Despite these gains, California’s crumb rubber infill market has declined over the last several ears, according to the report. Once at 100 percent, the use of crumb rubber infill has dropped to an estimated 60-80 percent usage rate and is likely to stay at those levels through 2019 as the industry awaits release of two studies, one being conducted by the California Office of Environmental Health Hazard Assessment and another by the U.S. Environmental Protection Agency.

Another factor impacting a decline in the state’s crumb rubber infill market is the growing trend to reuse crumb rubber infill mixtures being recovered from existing synthetic turf athletic fields, in California and nationally, that have reached the end of their useful life and are being replaced.

On the upside, the report estimates that about 90-110 new synthetic turf fields were installed in California in 2018 and an additional 25-35 replacement fields were installed. The total demand for crumb rubber infill in these projects in 2018 was between 15-25 million pounds.

“Given these trends, the turf infill market appears likely to remain an important market for California crumb rubber in the short-term, but whether and when the trend of declining use may turn around is uncertain,” the report said.

The report finds the use of tire derived aggregate (TDA) in civil engineering on track to grow in 2019, after falling by 20 percent in 2018 to 0.5 million PTEs. Based on projections for seven CalRecycle-funded projects and an additional estimate from one landfill, TDA could increase three-fold to about 1.6 million PTEs in 2019. This would be the highest amount for civil engineering projects since 2010, the report said.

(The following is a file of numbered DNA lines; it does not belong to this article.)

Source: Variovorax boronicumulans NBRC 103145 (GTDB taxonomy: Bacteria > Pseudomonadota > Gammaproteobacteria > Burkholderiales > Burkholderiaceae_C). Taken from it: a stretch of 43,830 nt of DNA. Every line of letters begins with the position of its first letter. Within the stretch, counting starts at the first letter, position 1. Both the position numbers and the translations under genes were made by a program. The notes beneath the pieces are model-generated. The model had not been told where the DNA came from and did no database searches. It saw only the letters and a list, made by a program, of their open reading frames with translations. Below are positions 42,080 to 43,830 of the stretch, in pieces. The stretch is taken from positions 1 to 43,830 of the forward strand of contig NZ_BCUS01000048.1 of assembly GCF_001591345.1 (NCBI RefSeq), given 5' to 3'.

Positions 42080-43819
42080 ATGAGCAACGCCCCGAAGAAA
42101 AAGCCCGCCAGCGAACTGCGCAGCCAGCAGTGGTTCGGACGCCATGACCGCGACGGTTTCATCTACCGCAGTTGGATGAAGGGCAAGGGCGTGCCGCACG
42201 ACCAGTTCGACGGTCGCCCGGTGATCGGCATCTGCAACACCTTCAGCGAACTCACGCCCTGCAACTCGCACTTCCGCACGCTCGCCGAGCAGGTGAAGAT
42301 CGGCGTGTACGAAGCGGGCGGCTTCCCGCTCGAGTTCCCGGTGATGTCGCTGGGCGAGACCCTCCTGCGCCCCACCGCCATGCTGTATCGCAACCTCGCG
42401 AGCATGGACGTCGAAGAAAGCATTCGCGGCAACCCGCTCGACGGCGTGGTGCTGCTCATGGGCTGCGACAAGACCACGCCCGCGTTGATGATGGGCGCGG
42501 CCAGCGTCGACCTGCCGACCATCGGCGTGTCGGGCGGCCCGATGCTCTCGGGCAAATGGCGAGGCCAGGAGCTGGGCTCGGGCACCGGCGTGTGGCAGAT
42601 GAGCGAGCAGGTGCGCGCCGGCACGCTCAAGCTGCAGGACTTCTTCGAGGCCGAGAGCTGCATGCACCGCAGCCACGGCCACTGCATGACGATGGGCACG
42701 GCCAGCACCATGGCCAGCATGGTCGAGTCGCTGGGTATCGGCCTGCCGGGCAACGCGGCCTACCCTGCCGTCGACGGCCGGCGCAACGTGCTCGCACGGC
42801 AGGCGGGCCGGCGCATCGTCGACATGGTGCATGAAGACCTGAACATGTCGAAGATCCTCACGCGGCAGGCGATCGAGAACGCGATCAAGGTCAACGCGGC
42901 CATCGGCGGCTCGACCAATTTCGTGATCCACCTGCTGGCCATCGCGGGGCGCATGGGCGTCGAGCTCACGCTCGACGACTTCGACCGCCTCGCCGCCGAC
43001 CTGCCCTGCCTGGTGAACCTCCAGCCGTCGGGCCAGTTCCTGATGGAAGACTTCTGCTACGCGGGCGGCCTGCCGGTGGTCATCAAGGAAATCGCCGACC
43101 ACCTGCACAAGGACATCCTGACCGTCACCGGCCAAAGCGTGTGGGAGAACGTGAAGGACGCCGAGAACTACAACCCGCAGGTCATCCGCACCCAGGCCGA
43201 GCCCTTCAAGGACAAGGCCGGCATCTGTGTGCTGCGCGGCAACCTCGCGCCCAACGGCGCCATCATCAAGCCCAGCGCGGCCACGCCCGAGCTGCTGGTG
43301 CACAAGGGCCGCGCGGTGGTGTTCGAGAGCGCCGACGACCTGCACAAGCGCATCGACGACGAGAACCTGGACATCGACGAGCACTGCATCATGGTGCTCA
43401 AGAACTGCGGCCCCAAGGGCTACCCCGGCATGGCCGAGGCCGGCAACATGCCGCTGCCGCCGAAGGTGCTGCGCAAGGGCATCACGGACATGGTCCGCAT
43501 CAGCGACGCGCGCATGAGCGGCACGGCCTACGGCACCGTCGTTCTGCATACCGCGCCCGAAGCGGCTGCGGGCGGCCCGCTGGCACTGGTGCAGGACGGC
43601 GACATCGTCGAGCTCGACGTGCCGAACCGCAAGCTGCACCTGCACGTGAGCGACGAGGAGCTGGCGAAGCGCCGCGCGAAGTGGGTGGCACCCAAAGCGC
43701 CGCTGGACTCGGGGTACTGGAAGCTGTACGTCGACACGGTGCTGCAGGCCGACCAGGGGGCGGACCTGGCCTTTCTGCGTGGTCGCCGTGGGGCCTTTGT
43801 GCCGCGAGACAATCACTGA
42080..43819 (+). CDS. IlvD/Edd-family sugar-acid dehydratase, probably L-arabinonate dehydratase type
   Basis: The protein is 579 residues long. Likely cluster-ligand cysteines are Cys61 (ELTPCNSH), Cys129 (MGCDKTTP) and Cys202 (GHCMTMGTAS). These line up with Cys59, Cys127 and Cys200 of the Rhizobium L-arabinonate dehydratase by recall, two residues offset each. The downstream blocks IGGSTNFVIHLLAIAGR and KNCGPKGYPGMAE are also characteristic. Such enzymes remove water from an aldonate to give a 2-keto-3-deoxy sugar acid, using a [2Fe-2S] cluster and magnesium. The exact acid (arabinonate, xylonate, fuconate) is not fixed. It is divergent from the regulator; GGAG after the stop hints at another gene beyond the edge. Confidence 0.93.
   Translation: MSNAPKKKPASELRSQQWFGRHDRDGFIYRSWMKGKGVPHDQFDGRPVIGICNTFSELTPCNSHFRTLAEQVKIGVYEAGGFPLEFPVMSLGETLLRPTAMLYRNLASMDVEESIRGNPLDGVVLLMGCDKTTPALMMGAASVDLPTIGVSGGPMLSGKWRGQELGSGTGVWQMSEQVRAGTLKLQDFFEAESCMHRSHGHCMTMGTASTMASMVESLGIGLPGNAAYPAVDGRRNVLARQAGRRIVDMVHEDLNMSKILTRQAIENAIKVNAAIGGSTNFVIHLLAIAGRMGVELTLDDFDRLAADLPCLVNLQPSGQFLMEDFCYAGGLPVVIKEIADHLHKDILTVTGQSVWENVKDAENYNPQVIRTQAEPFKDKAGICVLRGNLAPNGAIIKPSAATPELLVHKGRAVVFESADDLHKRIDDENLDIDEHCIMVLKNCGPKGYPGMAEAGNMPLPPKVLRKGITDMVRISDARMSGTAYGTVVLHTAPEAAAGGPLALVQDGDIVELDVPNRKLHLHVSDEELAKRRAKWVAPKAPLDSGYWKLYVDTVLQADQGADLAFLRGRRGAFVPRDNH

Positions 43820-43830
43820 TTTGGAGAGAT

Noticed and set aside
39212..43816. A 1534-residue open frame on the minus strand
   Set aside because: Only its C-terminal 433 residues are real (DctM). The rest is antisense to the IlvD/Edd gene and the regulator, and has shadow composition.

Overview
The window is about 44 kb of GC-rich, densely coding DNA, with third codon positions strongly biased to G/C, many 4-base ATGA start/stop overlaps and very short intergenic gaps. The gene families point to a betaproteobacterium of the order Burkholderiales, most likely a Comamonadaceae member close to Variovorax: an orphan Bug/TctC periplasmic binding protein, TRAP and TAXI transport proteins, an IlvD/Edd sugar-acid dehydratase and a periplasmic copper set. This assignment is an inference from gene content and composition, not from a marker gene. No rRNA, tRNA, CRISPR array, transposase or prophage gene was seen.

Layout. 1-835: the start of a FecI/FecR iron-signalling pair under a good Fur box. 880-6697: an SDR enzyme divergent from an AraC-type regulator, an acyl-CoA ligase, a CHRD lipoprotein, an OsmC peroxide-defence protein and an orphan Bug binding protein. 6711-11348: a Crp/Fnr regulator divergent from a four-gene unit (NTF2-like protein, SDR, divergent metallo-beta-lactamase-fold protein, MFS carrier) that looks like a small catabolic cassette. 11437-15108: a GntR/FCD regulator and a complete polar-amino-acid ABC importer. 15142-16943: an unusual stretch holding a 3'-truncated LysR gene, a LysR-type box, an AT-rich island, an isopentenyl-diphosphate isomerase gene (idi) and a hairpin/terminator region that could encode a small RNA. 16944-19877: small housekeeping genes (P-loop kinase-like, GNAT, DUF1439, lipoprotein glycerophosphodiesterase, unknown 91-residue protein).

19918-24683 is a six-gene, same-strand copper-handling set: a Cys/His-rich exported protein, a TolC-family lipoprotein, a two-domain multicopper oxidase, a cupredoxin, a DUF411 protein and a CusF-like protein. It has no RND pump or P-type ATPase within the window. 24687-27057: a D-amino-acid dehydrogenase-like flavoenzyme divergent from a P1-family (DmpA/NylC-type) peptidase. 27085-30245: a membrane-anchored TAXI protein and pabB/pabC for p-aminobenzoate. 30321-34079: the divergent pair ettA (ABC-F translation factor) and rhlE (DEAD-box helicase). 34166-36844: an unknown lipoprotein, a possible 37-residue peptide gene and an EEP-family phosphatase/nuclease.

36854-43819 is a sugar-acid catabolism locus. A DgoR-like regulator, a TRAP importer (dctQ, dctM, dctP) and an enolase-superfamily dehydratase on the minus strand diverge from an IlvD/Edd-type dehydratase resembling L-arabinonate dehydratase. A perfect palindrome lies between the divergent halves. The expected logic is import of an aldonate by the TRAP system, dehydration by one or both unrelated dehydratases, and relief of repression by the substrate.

The reuse market which incudes both retreading and used tires, also showed a slight uptick, accounting for 90.6 thousand tons. About 47.9 thousand tons went to the retreading market and 42.6 thousand tons went to the used tire market, a 3 percent increase from 2017, the report said.

Over the last two years, disposal of California-generated waste tires has been declining to 9.1 million PTEs in 2018, a 22 percent decline from 2017. According to the report, some landfills don’t accept tires, while others have increased tire disposal rates. In addition, disposal amounts are being influenced by demand and pricing in the high volume market for size reduced and baled TDF as well as by trends in other recycling and diversion markets.

With export markets expected to remain strong and even grow further along with potential increase in crumb rubber and civil engineering volumes, 2018 disposal could decline further, while 2019 is on track for a 30 percent reduction in waste tire disposal, report authors said.

Tire shreds are used as alternative daily cover at some landfills to cover disposed waste at the end of each day. In 2018 three landfills in central and northern California reported combined use of 1.8 million PTEs as ADC, slightly less than in 2017 when four landfills reported tire ADC use. This amount is to decline as one of the landfills is scheduled to close in 2019.

The net impact of these trends could potentially boost diversion and recycling rates in 2019 and over the next few years, the report concluded.

© Scrap Tire News, September 2019